icon bookmark-bicon bookmarkicon cameraicon checkicon chevron downicon chevron lefticon chevron righticon chevron upicon closeicon v-compressicon downloadicon editicon v-expandicon fbicon fileicon filtericon flag ruicon full chevron downicon full chevron lefticon full chevron righticon full chevron upicon gpicon insicon mailicon moveicon-musicicon mutedicon nomutedicon okicon v-pauseicon v-playicon searchicon shareicon sign inicon sign upicon stepbackicon stepforicon swipe downicon tagicon tagsicon tgicon trashicon twicon vkicon yticon wticon fm

India’s soaring demand for gold could boost price of precious metal

India’s soaring demand for gold could boost price of precious metal
The world’s second-biggest consumer of gold, India, ramped up imports of the metal by 471% from a year earlier to a record 160 tons in March, Reuters reported, citing a government source.

According to the source, the country purchased a record 321 tons of gold in the first quarter, up from 124 tons a year ago. In value terms, imports surged to $8.4 billion from $1.23 billion, the source said. 

Analysts predict that higher imports by one of the world’s top bullion consumers could support benchmark gold prices, which have corrected nearly 17% from an all-time high of $2,072 in August 2020. 

Imports grew after a reduction in taxes, and the correction in prices from record highs drew retail buyers and jewelers alike. In February, India slashed import duties on gold to 10.75% from 12.5% to boost retail demand and curtail smuggling. 

Also on rt.com India considers over $1 billion in cash incentives for every chip maker setting up in country – media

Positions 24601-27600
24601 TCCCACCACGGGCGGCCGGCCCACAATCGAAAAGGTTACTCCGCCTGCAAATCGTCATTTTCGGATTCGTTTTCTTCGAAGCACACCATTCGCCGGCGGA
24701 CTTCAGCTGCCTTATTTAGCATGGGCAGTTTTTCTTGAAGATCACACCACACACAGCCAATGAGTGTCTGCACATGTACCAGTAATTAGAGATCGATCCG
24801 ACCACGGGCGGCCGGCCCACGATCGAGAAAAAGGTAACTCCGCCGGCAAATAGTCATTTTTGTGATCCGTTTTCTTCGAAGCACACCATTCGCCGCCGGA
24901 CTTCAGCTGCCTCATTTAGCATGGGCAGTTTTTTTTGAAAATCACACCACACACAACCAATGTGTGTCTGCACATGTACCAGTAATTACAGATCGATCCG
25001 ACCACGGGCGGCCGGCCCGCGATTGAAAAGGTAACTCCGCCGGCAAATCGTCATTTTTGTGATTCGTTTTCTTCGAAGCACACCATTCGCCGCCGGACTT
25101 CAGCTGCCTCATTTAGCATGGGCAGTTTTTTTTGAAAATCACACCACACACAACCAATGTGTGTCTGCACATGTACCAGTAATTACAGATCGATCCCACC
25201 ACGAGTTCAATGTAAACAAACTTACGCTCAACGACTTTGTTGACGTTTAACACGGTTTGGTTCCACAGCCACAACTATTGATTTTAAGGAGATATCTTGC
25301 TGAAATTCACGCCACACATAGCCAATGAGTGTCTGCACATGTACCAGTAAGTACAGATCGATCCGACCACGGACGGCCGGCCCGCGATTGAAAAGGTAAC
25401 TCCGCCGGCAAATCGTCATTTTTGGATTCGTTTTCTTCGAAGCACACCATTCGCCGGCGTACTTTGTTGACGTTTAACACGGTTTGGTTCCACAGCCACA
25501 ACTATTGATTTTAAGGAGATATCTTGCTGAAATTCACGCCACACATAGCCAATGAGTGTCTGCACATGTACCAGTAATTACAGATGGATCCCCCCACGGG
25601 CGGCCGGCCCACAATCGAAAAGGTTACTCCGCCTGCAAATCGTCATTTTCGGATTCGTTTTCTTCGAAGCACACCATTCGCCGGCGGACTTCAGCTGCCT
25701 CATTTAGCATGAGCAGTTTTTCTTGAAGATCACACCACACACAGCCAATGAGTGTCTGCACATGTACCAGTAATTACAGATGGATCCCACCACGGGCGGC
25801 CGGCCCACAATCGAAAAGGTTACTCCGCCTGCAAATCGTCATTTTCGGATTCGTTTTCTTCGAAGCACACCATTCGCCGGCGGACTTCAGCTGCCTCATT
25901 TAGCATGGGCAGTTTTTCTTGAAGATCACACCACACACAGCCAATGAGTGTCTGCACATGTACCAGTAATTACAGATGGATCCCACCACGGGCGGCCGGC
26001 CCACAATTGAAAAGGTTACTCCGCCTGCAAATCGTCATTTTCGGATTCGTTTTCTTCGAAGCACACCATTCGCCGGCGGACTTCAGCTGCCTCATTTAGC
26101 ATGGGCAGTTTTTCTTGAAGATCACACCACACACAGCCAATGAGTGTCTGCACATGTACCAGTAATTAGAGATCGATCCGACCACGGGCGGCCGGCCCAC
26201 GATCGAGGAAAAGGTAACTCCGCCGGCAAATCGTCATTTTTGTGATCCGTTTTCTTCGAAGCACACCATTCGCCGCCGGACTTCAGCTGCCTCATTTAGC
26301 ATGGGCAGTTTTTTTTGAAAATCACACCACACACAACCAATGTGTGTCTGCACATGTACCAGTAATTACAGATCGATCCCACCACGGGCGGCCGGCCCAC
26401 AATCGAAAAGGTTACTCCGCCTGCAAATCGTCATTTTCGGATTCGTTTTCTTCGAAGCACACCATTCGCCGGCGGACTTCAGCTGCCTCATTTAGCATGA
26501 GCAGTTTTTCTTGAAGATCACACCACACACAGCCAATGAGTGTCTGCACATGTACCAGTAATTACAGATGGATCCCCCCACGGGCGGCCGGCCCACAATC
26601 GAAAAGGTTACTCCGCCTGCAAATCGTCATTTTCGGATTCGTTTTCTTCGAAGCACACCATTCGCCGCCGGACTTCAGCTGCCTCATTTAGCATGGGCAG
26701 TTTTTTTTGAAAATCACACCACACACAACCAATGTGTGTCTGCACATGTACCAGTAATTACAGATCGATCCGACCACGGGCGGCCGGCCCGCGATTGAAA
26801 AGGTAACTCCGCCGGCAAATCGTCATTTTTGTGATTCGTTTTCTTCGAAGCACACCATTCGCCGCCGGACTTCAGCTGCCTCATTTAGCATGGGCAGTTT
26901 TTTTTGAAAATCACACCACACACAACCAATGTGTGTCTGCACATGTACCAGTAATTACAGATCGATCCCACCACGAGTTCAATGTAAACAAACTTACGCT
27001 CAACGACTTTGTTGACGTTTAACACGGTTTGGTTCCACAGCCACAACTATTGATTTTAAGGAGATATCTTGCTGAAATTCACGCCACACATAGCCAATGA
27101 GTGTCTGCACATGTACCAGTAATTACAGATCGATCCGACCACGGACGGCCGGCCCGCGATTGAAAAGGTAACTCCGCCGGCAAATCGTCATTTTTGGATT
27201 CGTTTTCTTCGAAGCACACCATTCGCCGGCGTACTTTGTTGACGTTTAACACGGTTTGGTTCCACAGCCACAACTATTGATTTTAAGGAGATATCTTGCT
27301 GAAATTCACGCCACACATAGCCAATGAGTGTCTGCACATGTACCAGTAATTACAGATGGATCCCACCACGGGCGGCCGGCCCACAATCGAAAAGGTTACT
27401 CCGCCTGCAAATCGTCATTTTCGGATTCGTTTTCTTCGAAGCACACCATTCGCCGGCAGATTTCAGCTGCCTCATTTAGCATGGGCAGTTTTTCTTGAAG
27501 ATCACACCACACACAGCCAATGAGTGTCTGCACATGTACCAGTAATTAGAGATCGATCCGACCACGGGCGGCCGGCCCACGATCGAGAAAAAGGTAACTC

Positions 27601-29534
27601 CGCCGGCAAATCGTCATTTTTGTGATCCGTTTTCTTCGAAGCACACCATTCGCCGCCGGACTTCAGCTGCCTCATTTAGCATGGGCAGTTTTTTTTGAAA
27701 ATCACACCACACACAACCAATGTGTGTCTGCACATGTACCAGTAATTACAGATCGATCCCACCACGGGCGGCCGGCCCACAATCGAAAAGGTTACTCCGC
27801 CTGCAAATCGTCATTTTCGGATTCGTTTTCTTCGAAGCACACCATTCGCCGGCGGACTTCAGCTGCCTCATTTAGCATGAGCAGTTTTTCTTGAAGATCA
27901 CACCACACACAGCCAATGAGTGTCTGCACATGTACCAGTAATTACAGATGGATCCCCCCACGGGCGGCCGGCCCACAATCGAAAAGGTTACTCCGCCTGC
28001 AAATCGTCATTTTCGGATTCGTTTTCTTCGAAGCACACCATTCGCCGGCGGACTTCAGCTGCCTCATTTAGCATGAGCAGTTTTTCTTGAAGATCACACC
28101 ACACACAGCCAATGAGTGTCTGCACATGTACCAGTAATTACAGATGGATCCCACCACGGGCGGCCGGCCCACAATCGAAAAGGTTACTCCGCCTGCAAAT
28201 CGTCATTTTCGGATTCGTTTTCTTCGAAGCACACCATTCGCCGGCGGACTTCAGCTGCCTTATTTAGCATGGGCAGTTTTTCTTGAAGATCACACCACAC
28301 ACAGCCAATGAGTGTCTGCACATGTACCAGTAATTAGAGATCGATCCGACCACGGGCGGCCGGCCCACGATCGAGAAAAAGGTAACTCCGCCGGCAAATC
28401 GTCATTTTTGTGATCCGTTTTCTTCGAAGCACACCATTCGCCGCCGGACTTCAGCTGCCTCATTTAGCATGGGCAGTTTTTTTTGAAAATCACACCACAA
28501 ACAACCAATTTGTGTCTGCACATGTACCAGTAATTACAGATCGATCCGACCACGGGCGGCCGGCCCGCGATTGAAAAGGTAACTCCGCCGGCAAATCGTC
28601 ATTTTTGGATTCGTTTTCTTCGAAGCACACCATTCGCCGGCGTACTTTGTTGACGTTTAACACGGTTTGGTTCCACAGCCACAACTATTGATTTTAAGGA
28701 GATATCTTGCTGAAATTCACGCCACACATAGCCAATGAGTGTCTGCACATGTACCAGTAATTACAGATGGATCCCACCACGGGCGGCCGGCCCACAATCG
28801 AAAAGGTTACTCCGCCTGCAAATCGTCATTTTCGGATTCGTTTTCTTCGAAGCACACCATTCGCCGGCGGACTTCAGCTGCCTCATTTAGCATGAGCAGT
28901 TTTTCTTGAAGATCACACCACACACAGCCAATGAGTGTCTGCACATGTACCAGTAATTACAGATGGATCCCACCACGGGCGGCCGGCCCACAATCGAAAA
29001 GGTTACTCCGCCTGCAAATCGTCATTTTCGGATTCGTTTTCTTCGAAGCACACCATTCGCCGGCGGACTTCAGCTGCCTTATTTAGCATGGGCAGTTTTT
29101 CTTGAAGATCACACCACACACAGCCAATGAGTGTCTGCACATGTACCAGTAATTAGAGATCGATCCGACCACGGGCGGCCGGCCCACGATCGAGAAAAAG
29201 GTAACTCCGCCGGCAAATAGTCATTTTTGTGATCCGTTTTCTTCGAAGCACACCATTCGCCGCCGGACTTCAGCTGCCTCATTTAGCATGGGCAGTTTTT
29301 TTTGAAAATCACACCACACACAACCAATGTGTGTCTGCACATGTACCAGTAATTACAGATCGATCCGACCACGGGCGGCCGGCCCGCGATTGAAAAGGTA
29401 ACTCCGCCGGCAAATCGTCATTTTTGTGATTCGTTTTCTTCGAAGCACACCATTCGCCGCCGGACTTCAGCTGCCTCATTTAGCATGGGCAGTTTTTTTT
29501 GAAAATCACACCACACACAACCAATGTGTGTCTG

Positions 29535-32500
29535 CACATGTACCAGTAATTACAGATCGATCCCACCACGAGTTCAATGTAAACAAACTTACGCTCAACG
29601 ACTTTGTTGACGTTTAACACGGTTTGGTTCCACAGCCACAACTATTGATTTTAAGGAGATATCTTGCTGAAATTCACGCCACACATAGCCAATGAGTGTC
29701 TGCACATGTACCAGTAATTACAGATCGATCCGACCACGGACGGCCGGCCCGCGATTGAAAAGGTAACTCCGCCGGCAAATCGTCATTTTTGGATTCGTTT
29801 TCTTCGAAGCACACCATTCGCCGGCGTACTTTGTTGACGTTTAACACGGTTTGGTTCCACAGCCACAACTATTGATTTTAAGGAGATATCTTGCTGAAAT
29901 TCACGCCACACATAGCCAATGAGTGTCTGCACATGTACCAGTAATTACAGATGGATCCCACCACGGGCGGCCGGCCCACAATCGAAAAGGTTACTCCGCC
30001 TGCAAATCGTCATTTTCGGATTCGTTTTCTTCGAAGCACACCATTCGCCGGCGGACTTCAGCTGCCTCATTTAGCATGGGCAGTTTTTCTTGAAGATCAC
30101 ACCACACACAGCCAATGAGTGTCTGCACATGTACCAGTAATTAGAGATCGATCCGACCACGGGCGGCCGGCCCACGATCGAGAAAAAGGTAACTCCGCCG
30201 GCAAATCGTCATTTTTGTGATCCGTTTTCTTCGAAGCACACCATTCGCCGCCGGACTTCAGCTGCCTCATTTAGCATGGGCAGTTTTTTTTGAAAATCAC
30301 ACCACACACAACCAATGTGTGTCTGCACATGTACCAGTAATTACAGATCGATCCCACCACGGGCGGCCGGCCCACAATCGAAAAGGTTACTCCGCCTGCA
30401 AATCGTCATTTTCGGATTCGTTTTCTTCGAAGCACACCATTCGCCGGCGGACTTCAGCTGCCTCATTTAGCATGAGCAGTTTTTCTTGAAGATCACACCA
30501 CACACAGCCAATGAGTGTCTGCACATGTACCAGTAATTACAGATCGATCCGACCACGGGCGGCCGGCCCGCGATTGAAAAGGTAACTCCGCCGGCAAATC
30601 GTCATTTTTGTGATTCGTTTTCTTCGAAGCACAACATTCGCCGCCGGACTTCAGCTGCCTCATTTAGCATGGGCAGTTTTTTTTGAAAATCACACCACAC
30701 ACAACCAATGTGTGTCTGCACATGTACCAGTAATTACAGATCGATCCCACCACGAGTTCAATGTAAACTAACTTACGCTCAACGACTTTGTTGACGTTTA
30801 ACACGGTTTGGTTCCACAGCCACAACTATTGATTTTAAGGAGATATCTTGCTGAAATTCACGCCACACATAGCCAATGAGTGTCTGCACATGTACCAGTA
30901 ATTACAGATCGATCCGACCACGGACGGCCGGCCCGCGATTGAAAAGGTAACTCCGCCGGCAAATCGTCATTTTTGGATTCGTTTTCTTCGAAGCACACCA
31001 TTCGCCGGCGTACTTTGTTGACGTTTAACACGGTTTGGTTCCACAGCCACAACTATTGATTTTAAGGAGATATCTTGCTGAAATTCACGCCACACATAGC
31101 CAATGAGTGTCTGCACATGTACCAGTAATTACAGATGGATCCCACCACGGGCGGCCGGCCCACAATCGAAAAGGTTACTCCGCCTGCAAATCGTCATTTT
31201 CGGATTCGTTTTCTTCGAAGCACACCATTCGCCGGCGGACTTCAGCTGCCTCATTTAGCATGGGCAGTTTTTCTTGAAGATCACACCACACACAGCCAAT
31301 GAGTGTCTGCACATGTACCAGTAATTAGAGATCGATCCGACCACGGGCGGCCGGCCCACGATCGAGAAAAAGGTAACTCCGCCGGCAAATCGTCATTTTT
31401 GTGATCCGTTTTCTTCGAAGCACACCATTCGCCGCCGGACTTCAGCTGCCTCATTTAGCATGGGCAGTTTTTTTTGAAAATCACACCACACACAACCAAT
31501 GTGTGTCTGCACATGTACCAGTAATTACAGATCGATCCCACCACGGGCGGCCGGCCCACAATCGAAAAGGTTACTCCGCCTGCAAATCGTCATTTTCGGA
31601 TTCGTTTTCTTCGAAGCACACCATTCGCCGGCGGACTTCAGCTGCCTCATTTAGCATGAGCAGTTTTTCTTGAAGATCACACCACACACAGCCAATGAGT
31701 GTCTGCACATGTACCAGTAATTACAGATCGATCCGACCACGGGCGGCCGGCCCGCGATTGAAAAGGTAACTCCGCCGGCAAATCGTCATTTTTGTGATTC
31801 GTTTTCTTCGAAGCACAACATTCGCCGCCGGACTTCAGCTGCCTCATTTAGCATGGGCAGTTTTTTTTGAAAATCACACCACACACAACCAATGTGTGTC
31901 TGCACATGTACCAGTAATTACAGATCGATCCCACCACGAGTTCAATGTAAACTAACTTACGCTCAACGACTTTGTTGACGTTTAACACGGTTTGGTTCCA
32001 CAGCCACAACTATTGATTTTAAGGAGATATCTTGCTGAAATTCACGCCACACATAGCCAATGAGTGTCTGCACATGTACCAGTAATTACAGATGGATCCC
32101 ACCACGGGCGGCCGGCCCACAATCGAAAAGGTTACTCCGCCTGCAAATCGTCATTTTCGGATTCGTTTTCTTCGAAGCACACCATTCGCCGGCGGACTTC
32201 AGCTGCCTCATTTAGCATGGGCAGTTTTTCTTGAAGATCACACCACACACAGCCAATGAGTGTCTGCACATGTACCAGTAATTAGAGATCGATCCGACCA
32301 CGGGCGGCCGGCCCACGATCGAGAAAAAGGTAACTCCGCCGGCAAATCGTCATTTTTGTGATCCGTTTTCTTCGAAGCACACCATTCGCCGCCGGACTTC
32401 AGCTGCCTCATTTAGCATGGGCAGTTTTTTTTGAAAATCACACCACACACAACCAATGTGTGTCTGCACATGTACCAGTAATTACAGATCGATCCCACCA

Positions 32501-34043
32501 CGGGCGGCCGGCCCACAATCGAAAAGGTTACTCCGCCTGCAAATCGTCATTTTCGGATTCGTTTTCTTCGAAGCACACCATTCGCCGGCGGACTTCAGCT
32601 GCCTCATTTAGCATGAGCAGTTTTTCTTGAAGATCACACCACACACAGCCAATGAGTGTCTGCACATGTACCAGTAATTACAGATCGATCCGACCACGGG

Jewelers started building inventories after seeing robust retail demand, said an unnamed Mumbai-based bullion dealer with a gold importing bank. “Throughout the month, gold was trading at a premium because of jewelry demand,” he was quoted by the agency as saying, adding that, in April, imports could fall below 100 tons, as jewelers were raising concerns that the government could impose a lockdown to stop the rise in Covid-19 infections.

For more stories on economy & finance visit RT's business section

Dear readers and commenters,

We have implemented a new engine for our comment section. We hope the transition goes smoothly for all of you. Unfortunately, the comments made before the change have been lost due to a technical problem. We are working on restoring them, and hoping to see you fill up the comment section with new ones. You should still be able to log in to comment using your social-media profiles, but if you signed up under an RT profile before, you are invited to create a new profile with the new commenting system.

Sorry for the inconvenience, and looking forward to your future comments,

RT Team.

Podcasts